Above: Markets are still expecting Dominic Raab and Michel Barnier to strike a Brexit deal. Image © European Union, 2018 / Source: EC - Audiovisual Service / Photo: Lukasz Kobus
- Cost of hedging against 'no deal' Brexit surges
- GBP down as markets increase assumptions a 'no deal' Brexit likely
- But, GBP/EUR still at levels consistent with markets ultimately believing a deal will be made
- A break towards parity forecast to occur if no deal actually materialises
Pound Sterling has fallen to an eight-month low against the Euro in midweek trade with one Pound buying 1.1129 Euros at one point. The last time we saw rates this low was back in November 2017.
Data reveals the cost of hedging against a 'no deal' Brexit by corporates looking to protect their currency exposure continue to rise "relentlessly" says Richard Pace who sits on the Thomson Reuters currency desk. "Nine-month and one-year contracts have seen relentless demand."
It is these longer-dated options which "truly reflect the rising concern about a no-deal Brexit," says Pace as their expiries falling after the planned March 29, 2019 Brexit date and therefore capture any related volatility and deeper GBP declines.
We are told the British Pound could well fall to an equal value with the Euro should the UK and EU fail to reach a Brexit deal warns a prominent foreign exchange analyst.
The suggestion that the Pound-to-Euro exchange rate could reach a 1:1 exchange rate comes from Jane Foley, Head of FX Strategy at Rabobank in London, at a time when foreign exchange markets are seen to being increasingly factor in the prospect of Brexit negotiations ultimately failing.
EU and UK leaders are eyeing the October 18 European Council Summit for a deal to be struck in time for the March 2019 Brexit day. But, with limited time left to negotiate and increasingly entrenched positions on both sides of the table markets are inevitably becoming increasingly concerned no deal will be reached.
"This is all about politics now for the Pound," says Foley.
The Pound's performance against the Euro is widely considered to be the purest expression of Brexit angst on the foreign exchange market; and the exchange rate's decline from an April 17 high of 1.1599 to today's 1.13 is an expression of heightened nerves.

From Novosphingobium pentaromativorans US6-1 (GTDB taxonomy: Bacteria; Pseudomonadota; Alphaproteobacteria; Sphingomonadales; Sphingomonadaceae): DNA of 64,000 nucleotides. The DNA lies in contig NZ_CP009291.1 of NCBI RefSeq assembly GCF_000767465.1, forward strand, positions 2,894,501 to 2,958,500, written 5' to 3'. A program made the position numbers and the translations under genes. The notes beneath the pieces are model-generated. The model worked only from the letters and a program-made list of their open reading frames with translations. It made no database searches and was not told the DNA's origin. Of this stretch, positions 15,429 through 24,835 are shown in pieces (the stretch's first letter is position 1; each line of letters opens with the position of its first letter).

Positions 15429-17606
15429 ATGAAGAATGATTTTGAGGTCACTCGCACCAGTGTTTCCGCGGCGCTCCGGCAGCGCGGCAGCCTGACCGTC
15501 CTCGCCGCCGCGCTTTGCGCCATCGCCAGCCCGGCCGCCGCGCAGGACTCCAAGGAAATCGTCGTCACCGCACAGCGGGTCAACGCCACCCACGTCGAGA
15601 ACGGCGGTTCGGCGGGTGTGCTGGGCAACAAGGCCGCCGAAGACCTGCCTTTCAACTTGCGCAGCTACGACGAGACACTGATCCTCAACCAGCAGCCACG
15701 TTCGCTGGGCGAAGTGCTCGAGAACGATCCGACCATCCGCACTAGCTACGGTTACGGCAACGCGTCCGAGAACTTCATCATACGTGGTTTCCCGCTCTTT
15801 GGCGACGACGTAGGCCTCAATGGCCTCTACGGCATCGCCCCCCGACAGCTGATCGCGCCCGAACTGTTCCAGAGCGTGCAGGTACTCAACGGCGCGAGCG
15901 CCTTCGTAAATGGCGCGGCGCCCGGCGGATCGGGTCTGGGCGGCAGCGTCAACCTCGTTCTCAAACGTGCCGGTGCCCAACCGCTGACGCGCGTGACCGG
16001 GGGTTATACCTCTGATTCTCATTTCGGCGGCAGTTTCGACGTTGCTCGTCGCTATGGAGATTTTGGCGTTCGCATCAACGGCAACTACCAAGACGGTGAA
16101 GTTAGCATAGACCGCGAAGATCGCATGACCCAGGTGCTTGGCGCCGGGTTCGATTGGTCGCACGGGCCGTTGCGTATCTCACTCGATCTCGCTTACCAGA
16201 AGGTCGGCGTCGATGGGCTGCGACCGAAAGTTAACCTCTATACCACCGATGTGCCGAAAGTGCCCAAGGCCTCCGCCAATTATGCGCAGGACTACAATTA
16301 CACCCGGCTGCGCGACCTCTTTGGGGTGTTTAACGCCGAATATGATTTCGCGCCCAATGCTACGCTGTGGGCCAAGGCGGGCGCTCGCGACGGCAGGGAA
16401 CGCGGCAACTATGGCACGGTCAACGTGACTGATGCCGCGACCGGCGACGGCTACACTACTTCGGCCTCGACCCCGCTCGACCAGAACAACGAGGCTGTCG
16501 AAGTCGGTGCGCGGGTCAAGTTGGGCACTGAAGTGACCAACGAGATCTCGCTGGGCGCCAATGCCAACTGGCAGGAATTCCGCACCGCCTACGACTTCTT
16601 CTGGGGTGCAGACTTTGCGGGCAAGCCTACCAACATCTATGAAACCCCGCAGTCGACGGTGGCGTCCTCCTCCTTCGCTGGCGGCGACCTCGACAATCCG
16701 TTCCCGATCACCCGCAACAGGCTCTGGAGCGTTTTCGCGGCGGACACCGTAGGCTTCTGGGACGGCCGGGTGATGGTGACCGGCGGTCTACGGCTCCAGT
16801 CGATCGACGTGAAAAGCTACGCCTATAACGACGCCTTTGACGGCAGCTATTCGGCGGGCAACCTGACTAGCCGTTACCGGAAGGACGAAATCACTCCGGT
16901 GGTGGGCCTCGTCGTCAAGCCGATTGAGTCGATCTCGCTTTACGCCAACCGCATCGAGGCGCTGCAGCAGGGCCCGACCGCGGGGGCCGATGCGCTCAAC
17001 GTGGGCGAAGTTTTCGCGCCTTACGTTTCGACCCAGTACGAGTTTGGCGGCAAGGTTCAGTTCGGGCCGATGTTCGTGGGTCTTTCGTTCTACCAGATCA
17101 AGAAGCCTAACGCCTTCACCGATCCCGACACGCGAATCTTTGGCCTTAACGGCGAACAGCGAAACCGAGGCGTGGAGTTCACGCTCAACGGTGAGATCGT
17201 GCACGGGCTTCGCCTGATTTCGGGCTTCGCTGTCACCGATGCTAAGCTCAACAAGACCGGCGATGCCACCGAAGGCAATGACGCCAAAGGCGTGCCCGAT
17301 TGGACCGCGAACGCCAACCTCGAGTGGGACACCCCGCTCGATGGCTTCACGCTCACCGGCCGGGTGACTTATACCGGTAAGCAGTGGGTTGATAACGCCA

The downtrend leaves us eyeing the July 20 low at 1.1164 as the next obvious downside target but beyond here the August 2017 low of 1.0746 beckons.
It is important to point out that the exchange rate is still within the confines of a well-defined trend that has been in place since September 2017 and it has in the past been lower; a reflection that markets are still more-or-less expecting a deal.
There is therefore a substantial degree of downside ahead should the EU and UK fail to reach an agreement and a 'no deal' Brexit is fully priced in.
"Although it is not our central view, we would anticipate that a hard Brexit would drive EUR/GBP towards parity and this would trigger another round of damaging inflationary pressures in the UK," says Foley.
Foley says markets are however ultimately prepared to see some brinksmanship from politicians who will keep on "pushing, pushing and pushing" their position "until finally they sign on the bottom line".
Rabobank expect "political uncertainty to erode support for GBP in the coming weeks and expect EUR/GBP to trade back up to 0.89 on a 1 month view."
An EUR/GBP exchange rate at 0.89 gives a Pound-to-Euro exchange rate of 1.1236.
Therefore the market is forecast to maintain current levels over the coming month.
We wrote at the start of this week that Sterling would likely consolidate in the month of August as Brexit headlines dissipate owing to politicians on both sides of the channel taking their summer holidays.
We stand by this view, however interventions such as those made by senior UK minister Dr. Liam Fox that the chances of a 'no deal' Brexit now start at 60-40 cannot be ruled out.
The Pound took a leg lower on Fox's intervention which appears designed to tell Europe that the UK has little further ground to concede and that the prospect of a 'no deal' therefore remains high.
There is certainly a sense that the European will need to offer some leeway if a deal is to be made, and for Sterling, signs of such leeway can't come soon enough.
"With summer conditions in full force, the MPC a long way from another hike (we anticipate another 9 months from now at the earliest), we look for domestic politics and external factors for GBP direction," says Mazen Issa, Senior FX Strategist at TD Securities. "We think that the market will be inclined to sell GBP rallies."
At the time of writing one Pound buys 1.1174 Euros on the inter-bank market with banks offering a rate between 1.0780 and 1.0860 for international payments. Independent FX providers are seen offering above 1.1073.
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